PHOTOGRAPHER'S JOURNAL: In mid-October I met my friend Gary in Chadds Ford, Pennsylvania, for a repeat visit to the Kuerner Farm, made famous in the paintings of Andrew Wyeth. This visit I was not so focused on Wyeth's example as on this great space. In the spring, when we were here last, Karl Kuerner's hay barn was nearly empty. Although far from full now, at the end of the season, this much hay changes everything. Passages that were open are now blocked with hay, and it took a while to orient myself, but it also made the spaces more interesting.
The barn is divided into thirds. The thirds on the two ends are for hay storage. The center third is a core for access to the hay. One enters the barn along the broad side at the back. Hay wagons can be pulled or pushed up the ramp and into the barn on the third floor, adjacent to the hay storage bays on either side that are clear space from bottom to top. From the center section of the third floor hay bales can be tossed to the floor of those bays below and eventually stacked to the top of the gable. That's three "flights" of hay. At the back of the barn, beneath the ramp one can enter the the second floor of the barn through a kind of loading dock. The second floor is the bottom of the hay storage. Chutes allow hay and grain to be passed down to the first floor where animals were kept in the winter. Alternately, hay can be taken to the loading dock, loaded on wagons, and delivered to field or dropped through doors at the front of the barn to the farmyard below. At one time the barn would have been full of hay in October, but now the season's hay doesn't quite fill to the top of the second floor.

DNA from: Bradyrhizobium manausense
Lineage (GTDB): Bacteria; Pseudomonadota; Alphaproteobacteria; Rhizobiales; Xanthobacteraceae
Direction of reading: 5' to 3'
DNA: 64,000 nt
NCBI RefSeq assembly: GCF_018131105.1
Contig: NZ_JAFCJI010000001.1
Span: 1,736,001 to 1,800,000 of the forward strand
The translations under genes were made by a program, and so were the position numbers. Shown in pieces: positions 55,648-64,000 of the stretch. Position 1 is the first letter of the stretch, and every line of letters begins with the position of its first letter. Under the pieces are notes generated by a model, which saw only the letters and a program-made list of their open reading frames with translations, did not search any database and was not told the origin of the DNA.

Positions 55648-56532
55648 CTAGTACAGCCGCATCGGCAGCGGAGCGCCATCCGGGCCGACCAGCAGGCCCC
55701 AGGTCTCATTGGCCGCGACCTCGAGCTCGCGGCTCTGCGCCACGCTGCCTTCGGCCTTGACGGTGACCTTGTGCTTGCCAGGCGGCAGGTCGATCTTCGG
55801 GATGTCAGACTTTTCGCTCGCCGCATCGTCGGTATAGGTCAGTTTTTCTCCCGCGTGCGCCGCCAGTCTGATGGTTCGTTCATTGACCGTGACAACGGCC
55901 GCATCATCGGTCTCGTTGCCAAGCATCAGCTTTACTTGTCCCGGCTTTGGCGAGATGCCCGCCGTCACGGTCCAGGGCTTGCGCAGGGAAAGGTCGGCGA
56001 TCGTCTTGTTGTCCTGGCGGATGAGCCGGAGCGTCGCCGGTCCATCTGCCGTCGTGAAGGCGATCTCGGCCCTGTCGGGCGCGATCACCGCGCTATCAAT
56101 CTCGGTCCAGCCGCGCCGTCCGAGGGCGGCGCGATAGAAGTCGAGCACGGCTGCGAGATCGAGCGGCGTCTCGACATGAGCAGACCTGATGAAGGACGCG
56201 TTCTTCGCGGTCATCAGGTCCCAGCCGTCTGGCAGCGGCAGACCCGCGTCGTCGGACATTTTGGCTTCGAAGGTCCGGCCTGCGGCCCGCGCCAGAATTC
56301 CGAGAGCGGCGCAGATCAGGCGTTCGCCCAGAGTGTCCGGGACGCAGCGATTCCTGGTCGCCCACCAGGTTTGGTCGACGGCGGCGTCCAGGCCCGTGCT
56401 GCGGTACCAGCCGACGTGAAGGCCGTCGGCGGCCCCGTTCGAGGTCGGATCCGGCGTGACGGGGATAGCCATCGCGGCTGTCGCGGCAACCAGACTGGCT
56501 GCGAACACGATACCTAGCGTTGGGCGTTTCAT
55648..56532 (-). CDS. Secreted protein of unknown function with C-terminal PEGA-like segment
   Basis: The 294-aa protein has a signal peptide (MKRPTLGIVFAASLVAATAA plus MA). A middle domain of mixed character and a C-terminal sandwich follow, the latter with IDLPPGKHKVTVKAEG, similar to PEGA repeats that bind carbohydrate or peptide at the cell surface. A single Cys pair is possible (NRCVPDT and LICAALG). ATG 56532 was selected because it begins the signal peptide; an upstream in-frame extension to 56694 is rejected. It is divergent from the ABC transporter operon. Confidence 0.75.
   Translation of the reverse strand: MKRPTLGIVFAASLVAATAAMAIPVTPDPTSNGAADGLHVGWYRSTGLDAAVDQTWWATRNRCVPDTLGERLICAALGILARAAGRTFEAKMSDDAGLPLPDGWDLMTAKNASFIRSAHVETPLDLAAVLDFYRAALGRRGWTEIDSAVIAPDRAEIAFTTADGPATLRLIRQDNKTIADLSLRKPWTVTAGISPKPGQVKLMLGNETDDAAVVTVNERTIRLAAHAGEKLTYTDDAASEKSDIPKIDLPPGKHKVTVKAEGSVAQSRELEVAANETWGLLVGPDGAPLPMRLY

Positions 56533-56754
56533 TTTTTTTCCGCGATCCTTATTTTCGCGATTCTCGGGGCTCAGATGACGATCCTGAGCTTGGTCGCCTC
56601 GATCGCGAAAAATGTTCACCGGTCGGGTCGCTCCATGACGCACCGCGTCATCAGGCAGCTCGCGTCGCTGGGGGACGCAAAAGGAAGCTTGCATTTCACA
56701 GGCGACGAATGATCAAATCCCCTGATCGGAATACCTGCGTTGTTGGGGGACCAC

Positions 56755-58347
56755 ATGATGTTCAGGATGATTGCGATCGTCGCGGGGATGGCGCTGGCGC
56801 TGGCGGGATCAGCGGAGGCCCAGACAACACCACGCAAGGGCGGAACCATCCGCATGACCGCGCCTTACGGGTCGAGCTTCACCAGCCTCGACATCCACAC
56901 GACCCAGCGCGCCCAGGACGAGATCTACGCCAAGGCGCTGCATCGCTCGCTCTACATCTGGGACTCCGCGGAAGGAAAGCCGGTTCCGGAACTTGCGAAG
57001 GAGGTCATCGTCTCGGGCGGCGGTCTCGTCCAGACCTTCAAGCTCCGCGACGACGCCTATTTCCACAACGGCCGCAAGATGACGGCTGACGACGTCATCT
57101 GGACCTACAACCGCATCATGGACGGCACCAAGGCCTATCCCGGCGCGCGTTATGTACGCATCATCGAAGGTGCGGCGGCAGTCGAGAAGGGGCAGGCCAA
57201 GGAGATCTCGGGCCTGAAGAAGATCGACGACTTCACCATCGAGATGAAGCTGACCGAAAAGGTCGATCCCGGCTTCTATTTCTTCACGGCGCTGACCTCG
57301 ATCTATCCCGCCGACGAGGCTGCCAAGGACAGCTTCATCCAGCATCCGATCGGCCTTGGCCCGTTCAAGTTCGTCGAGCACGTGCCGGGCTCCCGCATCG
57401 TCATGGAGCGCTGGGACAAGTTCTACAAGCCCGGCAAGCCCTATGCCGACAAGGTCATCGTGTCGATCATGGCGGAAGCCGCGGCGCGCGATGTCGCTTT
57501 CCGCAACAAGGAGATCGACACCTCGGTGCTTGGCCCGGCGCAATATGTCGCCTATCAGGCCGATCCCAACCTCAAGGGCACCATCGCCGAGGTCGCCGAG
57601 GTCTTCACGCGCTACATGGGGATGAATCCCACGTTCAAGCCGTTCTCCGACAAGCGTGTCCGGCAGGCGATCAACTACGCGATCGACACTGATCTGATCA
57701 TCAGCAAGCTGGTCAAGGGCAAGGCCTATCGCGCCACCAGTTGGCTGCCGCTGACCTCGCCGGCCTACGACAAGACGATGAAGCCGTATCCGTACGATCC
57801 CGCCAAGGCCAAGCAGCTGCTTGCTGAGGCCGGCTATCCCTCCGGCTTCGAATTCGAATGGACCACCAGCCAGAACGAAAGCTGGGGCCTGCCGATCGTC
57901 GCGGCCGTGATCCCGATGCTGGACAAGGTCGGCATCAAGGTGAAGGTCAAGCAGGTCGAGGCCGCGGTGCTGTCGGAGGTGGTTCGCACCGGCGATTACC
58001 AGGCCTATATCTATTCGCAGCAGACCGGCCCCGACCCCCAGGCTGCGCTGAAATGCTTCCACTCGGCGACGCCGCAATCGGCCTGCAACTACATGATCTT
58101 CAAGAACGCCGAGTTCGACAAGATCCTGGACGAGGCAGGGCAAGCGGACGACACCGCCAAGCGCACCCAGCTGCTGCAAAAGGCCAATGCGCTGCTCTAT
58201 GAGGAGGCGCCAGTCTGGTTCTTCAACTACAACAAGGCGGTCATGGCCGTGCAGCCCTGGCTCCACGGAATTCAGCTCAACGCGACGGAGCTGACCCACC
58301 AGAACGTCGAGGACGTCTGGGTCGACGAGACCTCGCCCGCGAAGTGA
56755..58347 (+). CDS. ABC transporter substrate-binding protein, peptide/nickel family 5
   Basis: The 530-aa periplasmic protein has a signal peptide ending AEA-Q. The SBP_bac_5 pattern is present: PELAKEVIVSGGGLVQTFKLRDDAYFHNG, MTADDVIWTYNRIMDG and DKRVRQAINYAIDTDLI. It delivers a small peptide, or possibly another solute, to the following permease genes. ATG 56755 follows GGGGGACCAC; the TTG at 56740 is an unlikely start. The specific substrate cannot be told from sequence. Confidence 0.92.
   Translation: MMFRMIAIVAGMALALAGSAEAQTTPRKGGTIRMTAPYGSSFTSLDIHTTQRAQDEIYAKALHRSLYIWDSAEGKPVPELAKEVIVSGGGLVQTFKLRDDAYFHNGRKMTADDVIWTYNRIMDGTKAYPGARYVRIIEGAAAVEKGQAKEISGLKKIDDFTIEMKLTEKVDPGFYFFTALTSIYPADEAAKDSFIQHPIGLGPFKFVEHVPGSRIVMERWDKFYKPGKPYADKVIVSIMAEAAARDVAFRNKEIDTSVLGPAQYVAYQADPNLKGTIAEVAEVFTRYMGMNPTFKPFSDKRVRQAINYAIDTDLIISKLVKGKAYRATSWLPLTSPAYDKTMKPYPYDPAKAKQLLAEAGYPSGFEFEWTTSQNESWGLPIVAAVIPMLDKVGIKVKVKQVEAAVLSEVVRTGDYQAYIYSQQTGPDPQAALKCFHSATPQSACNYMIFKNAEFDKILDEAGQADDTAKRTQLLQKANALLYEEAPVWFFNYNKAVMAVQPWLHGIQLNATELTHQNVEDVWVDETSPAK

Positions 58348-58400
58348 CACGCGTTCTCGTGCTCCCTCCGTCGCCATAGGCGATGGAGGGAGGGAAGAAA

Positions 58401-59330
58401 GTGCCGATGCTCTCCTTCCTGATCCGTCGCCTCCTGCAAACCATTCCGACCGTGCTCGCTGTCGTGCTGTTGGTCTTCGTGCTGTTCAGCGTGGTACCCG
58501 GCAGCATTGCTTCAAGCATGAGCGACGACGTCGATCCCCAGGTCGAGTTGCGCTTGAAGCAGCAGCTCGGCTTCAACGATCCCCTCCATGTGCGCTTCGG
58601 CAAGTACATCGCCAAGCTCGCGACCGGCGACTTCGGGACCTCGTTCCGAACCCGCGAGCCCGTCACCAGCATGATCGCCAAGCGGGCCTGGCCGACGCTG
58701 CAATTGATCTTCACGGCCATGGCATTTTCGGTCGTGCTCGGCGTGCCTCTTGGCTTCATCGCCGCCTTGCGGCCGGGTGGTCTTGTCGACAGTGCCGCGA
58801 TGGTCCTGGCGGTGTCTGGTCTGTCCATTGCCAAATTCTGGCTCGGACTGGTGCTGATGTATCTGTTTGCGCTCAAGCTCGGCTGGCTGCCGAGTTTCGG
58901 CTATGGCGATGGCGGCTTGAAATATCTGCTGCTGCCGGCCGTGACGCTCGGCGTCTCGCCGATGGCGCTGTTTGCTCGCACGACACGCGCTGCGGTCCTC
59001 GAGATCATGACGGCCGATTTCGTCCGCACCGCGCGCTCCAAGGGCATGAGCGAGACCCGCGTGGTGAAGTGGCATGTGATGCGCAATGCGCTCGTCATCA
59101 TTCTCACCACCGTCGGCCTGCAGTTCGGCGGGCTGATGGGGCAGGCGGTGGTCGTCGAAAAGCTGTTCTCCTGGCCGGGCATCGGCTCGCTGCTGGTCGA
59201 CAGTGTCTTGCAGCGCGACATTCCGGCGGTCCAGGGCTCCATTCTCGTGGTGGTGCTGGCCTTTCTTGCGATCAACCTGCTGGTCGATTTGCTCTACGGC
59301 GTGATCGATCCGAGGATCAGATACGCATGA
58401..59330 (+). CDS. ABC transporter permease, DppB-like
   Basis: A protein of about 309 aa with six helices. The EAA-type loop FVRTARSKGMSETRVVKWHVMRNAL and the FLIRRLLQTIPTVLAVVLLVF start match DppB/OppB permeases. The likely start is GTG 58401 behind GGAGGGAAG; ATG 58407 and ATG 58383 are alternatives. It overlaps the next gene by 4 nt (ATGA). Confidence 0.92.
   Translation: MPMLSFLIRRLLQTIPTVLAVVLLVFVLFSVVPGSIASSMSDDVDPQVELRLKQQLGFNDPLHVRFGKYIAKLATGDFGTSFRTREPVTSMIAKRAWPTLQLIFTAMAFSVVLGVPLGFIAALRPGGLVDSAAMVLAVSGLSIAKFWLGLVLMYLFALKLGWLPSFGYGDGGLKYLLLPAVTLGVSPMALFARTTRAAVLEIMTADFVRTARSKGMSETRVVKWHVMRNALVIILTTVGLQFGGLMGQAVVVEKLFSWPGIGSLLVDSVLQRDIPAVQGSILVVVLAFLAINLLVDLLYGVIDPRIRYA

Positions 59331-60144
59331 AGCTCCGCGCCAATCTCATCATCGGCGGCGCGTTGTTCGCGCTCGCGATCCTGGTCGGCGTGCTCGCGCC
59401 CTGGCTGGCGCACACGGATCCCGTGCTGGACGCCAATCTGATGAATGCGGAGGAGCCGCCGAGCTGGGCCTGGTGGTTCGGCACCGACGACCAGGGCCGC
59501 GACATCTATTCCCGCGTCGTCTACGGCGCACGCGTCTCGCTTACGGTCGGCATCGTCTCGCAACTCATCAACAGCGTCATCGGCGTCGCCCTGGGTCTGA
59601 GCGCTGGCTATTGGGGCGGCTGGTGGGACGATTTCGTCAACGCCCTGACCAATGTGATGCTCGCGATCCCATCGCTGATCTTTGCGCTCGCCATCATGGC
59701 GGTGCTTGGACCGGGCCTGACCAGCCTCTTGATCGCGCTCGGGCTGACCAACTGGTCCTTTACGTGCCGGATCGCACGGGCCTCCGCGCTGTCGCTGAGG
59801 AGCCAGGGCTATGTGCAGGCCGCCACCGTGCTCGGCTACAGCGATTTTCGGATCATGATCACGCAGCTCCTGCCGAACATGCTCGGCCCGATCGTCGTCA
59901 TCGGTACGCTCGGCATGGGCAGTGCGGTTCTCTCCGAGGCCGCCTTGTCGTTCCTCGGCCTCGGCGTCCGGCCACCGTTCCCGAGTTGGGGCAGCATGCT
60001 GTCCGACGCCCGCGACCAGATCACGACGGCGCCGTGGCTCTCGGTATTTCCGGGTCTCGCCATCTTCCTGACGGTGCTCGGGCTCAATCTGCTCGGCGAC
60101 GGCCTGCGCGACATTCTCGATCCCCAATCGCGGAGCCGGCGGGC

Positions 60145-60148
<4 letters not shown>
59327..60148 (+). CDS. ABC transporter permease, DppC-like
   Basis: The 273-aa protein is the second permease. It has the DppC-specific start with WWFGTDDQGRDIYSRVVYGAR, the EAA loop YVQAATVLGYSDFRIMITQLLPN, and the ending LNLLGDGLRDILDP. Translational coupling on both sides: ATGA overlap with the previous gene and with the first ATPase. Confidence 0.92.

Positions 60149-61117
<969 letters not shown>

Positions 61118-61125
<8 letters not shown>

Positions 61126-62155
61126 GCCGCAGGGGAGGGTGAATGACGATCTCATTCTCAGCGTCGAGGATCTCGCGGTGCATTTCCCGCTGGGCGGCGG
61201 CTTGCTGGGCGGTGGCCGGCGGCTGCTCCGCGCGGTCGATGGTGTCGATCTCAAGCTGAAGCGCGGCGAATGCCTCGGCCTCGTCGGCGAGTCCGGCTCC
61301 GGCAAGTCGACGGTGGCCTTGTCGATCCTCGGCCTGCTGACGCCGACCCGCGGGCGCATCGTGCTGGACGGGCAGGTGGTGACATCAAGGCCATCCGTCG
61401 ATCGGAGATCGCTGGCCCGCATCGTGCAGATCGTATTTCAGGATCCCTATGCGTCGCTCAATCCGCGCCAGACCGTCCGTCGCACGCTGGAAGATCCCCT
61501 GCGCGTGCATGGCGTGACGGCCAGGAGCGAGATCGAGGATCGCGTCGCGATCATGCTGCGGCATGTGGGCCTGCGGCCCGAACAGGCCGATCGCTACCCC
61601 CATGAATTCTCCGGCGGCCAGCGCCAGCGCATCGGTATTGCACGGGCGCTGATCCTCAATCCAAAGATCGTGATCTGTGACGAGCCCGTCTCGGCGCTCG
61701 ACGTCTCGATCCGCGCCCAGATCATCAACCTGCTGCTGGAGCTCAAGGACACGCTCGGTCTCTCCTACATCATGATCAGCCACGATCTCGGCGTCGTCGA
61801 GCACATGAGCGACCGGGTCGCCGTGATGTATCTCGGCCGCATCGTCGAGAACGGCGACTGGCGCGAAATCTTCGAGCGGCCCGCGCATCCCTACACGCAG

At 10:20 AM, when I took this, the light coming through the gable window on the southeast side of the barn reached almost to the front of the barn. Gary and I spent a good part of the day following that beam of light as it moved east across walls, floor, and hay while the sun moved west.